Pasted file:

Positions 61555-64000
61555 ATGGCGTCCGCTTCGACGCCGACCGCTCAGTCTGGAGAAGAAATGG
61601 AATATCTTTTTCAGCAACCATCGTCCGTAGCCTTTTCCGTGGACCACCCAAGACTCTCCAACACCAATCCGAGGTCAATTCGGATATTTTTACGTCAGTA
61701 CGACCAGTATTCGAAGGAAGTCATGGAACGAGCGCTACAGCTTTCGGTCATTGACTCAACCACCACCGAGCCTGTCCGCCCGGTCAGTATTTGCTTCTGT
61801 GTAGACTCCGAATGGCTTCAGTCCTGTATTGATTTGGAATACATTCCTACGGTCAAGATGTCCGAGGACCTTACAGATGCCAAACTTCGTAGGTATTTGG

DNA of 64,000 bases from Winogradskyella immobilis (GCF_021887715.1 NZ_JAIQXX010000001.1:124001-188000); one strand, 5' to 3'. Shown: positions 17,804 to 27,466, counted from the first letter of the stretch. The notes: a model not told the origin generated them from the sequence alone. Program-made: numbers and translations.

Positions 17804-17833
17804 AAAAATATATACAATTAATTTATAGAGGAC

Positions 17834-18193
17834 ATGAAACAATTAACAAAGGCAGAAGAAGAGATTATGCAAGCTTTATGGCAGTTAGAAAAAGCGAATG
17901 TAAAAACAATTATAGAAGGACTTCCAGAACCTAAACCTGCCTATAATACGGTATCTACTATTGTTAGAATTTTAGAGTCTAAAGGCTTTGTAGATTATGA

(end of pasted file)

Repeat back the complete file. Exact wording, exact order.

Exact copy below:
Positions 61555-64000
61555 ATGGCGTCCGCTTCGACGCCGACCGCTCAGTCTGGAGAAGAAATGG
61601 AATATCTTTTTCAGCAACCATCGTCCGTAGCCTTTTCCGTGGACCACCCAAGACTCTCCAACACCAATCCGAGGTCAATTCGGATATTTTTACGTCAGTA
61701 CGACCAGTATTCGAAGGAAGTCATGGAACGAGCGCTACAGCTTTCGGTCATTGACTCAACCACCACCGAGCCTGTCCGCCCGGTCAGTATTTGCTTCTGT
61801 GTAGACTCCGAATGGCTTCAGTCCTGTATTGATTTGGAATACATTCCTACGGTCAAGATGTCCGAGGACCTTACAGATGCCAAACTTCGTAGGTATTTGG

DNA of 64,000 bases from Winogradskyella immobilis (GCF_021887715.1 NZ_JAIQXX010000001.1:124001-188000); one strand, 5' to 3'. Shown: positions 17,804 to 27,466, counted from the first letter of the stretch. The notes: a model not told the origin generated them from the sequence alone. Program-made: numbers and translations.

Positions 17804-17833
17804 AAAAATATATACAATTAATTTATAGAGGAC

Positions 17834-18193
17834 ATGAAACAATTAACAAAGGCAGAAGAAGAGATTATGCAAGCTTTATGGCAGTTAGAAAAAGCGAATG
17901 TAAAAACAATTATAGAAGGACTTCCAGAACCTAAACCTGCCTATAATACGGTATCTACTATTGTTAGAATTTTAGAGTCTAAAGGCTTTGTAGATTATGA